Links between friends' physical aggression and adolescents' physical aggression : what happens if gene-environment correlations are controlled?
Article [Version acceptée]
Fait partie deInternational Journal of Behavioral Development ; vol. 40, no 3, p. 234-242
- Université de Montréal. Faculté des arts et des sciences. École de psychoéducation
- Université de Montréal. Faculté de médecine. Département de psychiatrie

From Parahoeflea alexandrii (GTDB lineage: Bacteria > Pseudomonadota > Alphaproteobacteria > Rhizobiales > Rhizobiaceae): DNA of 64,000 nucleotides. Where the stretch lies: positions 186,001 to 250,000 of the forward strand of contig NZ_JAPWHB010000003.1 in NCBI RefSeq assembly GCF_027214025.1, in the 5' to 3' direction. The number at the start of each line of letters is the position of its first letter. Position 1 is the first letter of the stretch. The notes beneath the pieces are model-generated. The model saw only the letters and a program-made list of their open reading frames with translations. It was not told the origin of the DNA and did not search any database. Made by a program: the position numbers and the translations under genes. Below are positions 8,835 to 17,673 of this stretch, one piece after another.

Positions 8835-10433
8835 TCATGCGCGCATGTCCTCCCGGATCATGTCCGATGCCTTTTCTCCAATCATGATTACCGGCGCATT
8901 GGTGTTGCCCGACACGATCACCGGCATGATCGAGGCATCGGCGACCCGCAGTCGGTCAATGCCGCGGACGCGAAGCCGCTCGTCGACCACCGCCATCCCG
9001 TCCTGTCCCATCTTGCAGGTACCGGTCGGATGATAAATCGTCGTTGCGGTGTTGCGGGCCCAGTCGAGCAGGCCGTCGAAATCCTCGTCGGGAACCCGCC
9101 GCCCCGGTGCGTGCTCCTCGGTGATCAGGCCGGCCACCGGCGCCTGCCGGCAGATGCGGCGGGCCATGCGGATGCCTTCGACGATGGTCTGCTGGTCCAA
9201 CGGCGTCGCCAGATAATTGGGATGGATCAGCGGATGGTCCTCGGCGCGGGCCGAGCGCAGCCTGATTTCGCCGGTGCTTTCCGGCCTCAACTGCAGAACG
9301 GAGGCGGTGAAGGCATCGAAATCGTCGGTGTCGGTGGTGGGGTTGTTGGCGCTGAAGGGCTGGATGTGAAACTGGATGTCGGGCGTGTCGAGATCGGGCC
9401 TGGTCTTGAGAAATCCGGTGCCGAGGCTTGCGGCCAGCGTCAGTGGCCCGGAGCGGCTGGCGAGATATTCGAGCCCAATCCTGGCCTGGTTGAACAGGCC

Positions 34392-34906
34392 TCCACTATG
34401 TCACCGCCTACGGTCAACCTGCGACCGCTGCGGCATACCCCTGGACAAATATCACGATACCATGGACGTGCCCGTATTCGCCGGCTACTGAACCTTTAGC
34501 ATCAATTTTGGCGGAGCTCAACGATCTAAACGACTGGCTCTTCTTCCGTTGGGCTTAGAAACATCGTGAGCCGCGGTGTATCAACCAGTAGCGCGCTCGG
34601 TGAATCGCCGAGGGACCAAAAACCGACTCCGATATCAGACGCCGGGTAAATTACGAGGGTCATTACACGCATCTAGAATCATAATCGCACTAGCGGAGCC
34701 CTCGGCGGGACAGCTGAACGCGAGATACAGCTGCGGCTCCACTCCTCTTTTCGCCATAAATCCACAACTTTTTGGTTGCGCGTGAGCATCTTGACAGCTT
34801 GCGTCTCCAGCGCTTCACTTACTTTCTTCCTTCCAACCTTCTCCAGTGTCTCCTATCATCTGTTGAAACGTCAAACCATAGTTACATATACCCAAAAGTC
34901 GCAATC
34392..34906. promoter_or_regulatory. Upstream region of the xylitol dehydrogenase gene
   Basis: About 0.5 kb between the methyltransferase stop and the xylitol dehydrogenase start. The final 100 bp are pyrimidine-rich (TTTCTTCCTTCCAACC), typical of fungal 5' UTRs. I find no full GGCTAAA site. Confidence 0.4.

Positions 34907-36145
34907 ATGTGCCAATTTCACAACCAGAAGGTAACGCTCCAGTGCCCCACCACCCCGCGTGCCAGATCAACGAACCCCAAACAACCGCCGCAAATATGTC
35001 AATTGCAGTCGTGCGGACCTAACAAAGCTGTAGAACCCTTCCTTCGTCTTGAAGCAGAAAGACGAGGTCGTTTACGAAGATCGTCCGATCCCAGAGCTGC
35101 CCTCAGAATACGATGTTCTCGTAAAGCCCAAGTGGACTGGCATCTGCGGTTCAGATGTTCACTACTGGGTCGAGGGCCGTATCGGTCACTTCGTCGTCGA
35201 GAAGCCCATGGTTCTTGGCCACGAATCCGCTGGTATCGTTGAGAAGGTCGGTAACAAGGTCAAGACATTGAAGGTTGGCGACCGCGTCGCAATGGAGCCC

Exposure to deviant friends has been found to be a powerful source of influence on children’s and adolescents’ aggressive behavior. However, the contribution of deviant friends may have been overestimated because of a possible non-accounted gene-environment correlation (rGE). In this study, we used a cross-lagged design to test whether friends’ physical aggression at age 10 predicts an increase in participants’ physical aggression from age 10 to age 13 years. Participants were 201 pairs of monozygotic twins who are part of the Quebec Longitudinal Twin Study. We performed two sets of analyses. In the first set of analyses, using twins as singletons, we found that teacher-rated friends’ physical aggression predicted an increase in each twin’s self-reported physical aggression from age 10 to age 13, above and beyond auto-regressive and concurrent links. Second, we used within-pair differences in regard to friends’ physical aggression to predict an increase in within-pair differences in physical aggression, thus accounting for family-wide influences, including a likely rGE at age 10. No significant association was found, however. These results suggest that part of the influence attributed to friends in past studies may have been due to common underlying genetic effects on both physical aggression and association with physically aggressive friends